Parc de la Ciutadella
The Parc de la Ciutadella is Barcelona's most central park. The park includes a zoo, a lake, a large fountain and several museums. The Catalan Parliament is seated at a building in the center of the park.
In 1714, after a 13 month long siege, Barcelona fell to the army of Philips V during the war of the Spanish Succession. In order to keep firm control over Barcelona, King Philips V built the largest fortress in Europe, a star-shaped citadel or 'Ciutadella'. A large part of the the Ribera district was demolished for this fortress. Only 30 years later was the neighborhood rebuilt at another location as the 'Barceloneta'.
The much-hated symbol of central government was demolished between 1869 and 1878 after the Catalan general Prim handed over the citadel to the city. Only three buildings survived: the chapel, the Governor's palace and the arsenal, now home to the Catalan Parliament.
A New Park
Already in 1872 works to convert the area into a central city park had started, but it progressed slowly. In 1885 the park was designated as the site of the 1888 Universal Exhibition, giving a boost to the development of the park. Many buildings were constructed, several of which have survived. The 'Castel dels Tres Dragons' is the most notable of these. It is built as a medieval castle which served as a restaurant during the 1888 exhibition. It is now home to a museum, the Museo de Zoologia.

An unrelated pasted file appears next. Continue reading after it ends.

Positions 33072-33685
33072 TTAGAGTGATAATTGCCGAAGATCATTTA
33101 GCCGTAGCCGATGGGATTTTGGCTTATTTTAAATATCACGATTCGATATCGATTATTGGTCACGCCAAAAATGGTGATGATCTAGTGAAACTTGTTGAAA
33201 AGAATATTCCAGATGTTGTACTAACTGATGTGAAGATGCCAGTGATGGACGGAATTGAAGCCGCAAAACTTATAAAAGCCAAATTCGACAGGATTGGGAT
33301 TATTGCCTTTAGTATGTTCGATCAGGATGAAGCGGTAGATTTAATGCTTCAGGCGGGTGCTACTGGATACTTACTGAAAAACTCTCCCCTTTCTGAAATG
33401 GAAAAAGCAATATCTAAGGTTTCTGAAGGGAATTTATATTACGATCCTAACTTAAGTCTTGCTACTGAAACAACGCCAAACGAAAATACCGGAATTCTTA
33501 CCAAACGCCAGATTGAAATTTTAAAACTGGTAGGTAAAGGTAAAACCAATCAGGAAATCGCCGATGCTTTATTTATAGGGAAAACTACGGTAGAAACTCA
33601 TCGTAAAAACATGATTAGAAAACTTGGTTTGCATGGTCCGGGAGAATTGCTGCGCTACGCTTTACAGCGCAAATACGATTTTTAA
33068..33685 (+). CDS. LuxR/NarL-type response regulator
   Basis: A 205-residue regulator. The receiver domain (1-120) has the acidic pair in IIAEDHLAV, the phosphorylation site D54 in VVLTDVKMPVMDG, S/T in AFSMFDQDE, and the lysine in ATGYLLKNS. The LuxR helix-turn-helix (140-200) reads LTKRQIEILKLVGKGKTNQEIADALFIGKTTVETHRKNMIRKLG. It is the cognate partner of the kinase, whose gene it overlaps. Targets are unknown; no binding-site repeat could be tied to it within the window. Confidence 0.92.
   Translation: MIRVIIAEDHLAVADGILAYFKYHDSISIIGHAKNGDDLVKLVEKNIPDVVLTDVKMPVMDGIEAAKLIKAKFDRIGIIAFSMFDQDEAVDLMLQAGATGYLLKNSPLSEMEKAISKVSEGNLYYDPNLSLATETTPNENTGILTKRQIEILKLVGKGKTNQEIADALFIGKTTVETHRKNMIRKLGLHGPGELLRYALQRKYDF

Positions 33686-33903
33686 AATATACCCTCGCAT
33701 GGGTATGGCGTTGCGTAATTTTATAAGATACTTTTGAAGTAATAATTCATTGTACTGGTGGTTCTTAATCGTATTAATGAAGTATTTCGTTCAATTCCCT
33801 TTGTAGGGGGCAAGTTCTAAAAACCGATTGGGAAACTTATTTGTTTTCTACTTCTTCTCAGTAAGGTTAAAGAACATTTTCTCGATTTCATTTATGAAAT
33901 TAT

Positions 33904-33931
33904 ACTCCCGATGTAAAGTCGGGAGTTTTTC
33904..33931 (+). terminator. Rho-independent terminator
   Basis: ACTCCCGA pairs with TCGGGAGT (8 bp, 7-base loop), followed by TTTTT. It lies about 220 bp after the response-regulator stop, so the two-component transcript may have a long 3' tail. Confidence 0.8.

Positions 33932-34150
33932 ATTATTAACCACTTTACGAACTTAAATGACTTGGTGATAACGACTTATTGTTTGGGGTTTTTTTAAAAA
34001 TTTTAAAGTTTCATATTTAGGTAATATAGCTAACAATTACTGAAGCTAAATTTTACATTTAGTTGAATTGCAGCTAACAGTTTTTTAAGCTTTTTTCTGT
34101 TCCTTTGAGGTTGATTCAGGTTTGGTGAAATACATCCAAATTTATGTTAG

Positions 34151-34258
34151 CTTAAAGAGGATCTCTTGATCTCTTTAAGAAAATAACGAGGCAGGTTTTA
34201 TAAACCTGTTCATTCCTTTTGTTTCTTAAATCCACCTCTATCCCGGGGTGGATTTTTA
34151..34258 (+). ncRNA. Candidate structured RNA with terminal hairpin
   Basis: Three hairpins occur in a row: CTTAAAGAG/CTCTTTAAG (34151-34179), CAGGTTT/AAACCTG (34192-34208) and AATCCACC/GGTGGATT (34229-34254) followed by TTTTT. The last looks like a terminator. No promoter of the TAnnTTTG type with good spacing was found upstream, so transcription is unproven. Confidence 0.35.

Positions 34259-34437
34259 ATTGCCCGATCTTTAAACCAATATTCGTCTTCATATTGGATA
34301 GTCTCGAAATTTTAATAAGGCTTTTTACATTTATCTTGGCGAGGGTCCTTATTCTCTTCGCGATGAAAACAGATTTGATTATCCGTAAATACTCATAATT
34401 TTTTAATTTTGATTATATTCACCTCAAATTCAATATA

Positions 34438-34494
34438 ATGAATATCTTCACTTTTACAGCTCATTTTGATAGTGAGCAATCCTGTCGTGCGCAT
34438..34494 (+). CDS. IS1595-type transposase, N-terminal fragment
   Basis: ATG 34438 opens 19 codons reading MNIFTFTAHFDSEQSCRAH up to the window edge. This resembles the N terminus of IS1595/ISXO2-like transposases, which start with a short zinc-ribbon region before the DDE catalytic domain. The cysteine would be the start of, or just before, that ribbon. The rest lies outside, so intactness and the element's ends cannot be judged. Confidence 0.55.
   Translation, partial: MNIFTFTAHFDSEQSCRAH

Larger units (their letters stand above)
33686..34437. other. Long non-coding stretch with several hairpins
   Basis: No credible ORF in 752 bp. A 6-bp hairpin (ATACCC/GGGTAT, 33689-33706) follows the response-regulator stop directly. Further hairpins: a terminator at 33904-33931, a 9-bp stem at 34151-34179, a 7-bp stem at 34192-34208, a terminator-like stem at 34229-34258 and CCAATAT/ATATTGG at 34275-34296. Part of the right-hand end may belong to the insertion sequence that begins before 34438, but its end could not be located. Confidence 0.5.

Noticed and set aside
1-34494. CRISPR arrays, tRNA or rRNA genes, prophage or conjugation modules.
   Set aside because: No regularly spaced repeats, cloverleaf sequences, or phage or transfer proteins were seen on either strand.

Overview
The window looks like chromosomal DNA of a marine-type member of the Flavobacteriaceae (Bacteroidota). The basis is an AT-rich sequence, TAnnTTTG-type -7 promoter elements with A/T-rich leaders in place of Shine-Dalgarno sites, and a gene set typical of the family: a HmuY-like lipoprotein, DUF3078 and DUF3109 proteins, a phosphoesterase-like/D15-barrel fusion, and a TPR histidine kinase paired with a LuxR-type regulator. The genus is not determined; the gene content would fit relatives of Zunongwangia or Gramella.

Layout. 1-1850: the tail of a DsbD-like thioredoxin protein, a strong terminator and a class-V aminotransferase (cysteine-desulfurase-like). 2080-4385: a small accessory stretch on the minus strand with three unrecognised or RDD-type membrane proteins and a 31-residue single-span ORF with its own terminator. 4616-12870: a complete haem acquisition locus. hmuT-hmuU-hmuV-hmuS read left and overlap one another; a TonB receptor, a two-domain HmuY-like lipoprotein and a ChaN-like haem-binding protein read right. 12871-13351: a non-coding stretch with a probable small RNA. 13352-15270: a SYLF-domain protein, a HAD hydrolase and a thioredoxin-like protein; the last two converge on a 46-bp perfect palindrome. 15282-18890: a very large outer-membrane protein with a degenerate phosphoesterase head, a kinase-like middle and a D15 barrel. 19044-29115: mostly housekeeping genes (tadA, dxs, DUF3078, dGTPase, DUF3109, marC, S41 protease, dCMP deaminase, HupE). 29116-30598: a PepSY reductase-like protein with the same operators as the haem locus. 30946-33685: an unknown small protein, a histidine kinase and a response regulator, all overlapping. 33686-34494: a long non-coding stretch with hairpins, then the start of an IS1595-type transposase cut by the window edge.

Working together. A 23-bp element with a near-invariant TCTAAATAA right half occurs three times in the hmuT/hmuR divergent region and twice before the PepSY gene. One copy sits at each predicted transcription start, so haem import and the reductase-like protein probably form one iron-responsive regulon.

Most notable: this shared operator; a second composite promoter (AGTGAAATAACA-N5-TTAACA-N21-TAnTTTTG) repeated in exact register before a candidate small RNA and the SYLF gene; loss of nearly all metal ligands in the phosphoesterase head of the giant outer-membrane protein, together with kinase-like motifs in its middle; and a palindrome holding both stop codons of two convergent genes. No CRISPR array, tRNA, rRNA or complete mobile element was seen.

Besides museums, the 30ha / 74acre large park is home to the Parc Zoologic, the Barcelona Zoo. The most famous of its 7000 animals was the albino gorilla, 'Floret de Neu'. Unfortunately, he died in 2004.
The park also features a small lake, a popular spot where you can hire a rowing boat.
There are several statues in the park, the ones that stands out most are a large stone mammoth and a metallic cat. A more conventional statue commemorates General Prim, who made the demolition of the citadel possible.
At the northern corner of the park is the Cascada, a triumphal arch with waterfall and fountain built for the 1888 Universal exhibition. The baroque construction designed by Josep Fontsère, responsible for the conversion of the citadel site into a park, took six years to complete. The design was loosely based on the Trevi Fountain in Rome. The architect was assisted by Antoni Gaudí, at the time still a student.